NCA executive director Ed Avis takes a look at the importance of bricks-and-mortar retailers to the party industry and considers how the costume sector can help independent stores in the future.
“Halloween 2020 is finally over. It has to have been one of the most angst-riddled holidays in the history of the costume industry. At first everyone in the industry was all excited that Halloween was falling on a full-moon Saturday… then Covid blasted the world and all that excitement turned to fear. Trade organisations, including the National Costumers Association, worked overtime trying to salvage Halloween from Covid’s deadly grip.
So how did we do? Well, it really depends whom you talk to. At the NCA we surveyed our members and the results were not particularly encouraging – the majority of our members reported ‘much worse’ sales this Halloween compared to last year.
On the other hand, costume manufacturers reported very different results, with many reporting a solid year as people were still buying costumes to dress up at home. Companies making décor also hit a home run this year – everyone wanted to decorate.
So why did the manufacturers show such positive results when the members of the National Costumers Association did not? My theory is that our members – owners of bricks-and-mortar costume businesses – didn’t share in the manufacturers’ success because so much Halloween-related commerce moved online this year. People were afraid to go shopping because of Covid, but they still wanted costumes, so they bought from the web. That’s fine for the manufacturers, but bad news for shop owners.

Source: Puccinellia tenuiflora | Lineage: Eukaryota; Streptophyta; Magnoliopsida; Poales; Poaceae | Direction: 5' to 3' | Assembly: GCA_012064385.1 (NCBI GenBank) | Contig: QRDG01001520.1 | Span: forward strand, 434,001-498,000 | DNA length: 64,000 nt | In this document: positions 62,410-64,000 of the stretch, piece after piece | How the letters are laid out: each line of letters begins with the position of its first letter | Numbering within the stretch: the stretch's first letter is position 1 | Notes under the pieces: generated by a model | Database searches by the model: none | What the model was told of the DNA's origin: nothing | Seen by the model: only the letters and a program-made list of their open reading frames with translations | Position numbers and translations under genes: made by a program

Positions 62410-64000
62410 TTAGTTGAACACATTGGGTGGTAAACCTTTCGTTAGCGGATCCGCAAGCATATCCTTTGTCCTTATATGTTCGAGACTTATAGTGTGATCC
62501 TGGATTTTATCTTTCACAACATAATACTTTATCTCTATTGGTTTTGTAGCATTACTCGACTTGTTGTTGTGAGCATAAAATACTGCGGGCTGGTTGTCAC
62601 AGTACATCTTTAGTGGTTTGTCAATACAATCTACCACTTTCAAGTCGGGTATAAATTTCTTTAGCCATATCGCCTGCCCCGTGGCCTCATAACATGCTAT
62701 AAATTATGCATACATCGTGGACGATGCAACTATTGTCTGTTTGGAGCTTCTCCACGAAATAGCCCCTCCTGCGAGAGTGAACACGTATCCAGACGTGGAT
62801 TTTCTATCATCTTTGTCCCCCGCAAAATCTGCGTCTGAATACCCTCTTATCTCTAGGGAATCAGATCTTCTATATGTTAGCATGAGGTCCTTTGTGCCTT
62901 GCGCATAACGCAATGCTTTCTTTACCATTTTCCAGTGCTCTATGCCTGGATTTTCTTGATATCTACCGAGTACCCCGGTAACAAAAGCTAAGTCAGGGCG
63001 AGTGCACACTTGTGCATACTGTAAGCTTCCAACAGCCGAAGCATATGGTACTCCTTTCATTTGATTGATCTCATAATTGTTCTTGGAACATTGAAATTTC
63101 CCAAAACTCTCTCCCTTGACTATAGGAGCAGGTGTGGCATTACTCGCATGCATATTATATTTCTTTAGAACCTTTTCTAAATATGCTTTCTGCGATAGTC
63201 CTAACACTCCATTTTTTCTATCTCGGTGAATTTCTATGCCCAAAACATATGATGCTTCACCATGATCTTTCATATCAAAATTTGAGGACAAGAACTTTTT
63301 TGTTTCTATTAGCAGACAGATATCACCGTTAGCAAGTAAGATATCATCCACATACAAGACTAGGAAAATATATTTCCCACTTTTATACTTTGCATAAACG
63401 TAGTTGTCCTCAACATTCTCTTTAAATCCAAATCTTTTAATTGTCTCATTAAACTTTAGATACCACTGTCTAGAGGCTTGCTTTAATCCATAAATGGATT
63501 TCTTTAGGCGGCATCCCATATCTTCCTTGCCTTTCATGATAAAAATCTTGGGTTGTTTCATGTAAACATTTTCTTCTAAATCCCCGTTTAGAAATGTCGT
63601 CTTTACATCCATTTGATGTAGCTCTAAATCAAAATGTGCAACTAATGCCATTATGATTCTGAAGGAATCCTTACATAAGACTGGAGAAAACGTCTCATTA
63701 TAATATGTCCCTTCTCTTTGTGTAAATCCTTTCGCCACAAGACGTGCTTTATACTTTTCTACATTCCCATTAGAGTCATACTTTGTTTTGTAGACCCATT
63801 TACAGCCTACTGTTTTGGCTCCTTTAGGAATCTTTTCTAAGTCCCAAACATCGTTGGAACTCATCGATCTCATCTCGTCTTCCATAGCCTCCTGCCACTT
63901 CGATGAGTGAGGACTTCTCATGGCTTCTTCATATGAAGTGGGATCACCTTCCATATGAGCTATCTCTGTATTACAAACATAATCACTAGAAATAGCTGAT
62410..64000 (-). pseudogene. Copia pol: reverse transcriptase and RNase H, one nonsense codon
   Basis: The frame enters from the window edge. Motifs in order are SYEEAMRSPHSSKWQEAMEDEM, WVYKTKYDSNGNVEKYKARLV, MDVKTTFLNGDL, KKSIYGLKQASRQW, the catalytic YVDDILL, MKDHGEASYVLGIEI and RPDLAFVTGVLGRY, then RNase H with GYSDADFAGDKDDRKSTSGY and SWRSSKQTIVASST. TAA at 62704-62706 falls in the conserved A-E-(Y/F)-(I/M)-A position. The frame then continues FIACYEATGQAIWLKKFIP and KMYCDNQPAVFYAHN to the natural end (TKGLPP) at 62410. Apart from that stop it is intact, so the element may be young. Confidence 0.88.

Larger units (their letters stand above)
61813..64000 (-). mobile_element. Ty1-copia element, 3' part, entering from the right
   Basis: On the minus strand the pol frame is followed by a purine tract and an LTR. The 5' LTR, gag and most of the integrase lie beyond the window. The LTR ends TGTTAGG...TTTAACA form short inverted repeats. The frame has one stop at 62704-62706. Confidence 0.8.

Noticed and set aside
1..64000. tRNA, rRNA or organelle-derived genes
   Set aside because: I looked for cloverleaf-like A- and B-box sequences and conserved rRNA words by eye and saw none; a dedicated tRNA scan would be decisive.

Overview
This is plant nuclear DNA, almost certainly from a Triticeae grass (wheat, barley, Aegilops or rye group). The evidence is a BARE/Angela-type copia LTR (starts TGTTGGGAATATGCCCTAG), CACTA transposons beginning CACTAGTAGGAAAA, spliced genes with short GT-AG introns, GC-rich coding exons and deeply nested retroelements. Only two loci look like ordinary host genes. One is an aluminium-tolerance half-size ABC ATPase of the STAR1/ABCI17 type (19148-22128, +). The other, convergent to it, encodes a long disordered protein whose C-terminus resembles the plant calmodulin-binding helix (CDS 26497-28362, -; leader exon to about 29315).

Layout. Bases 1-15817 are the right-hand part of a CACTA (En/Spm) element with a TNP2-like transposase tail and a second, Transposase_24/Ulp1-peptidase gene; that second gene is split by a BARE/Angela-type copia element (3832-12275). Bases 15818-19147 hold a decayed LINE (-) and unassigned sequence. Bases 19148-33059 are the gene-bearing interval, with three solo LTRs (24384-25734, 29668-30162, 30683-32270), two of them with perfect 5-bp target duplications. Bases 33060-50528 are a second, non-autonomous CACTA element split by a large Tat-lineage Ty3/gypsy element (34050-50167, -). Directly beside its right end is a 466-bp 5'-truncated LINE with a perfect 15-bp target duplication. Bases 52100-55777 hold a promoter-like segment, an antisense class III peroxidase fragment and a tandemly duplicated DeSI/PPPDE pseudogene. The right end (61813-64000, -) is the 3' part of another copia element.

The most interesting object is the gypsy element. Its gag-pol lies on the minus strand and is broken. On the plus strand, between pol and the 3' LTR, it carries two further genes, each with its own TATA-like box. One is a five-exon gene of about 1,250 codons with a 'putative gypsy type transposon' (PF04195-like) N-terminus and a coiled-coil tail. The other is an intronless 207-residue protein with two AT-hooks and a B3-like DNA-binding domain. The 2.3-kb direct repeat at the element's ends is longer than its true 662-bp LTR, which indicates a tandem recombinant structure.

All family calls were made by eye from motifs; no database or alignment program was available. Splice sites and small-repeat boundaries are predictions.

What can we do to help the retailers now? First, as an association, the NCA needs to help our members improve their online sales, and secondly, we need to continue helping our members persuade their communities to shop local.
The shop local concept is widely appreciated these days, but Covid delivered a painful blow to the movement. We need to rebuild the belief that shopping in local stores is important, by reminding shoppers how crucial a vibrant retail scene is, with every purchase supporting local workers and business owners, as well as the overall vibrancy of a community.
I hope large associations and manufacturers will also join this fight. Overall everyone will do better if bricks-and-mortar stores remain vital, as the more potential sales outlets a manufacturer has, the better the sales.
Next Halloween is on a Sunday. That’s not as good as a Saturday, but just imagine having two nights of Halloween parties leading up to the actual holiday? That could be a lot of costumes sold and rented. Let’s hope the majority of them are sold and rented by bricks-and-mortar stores.”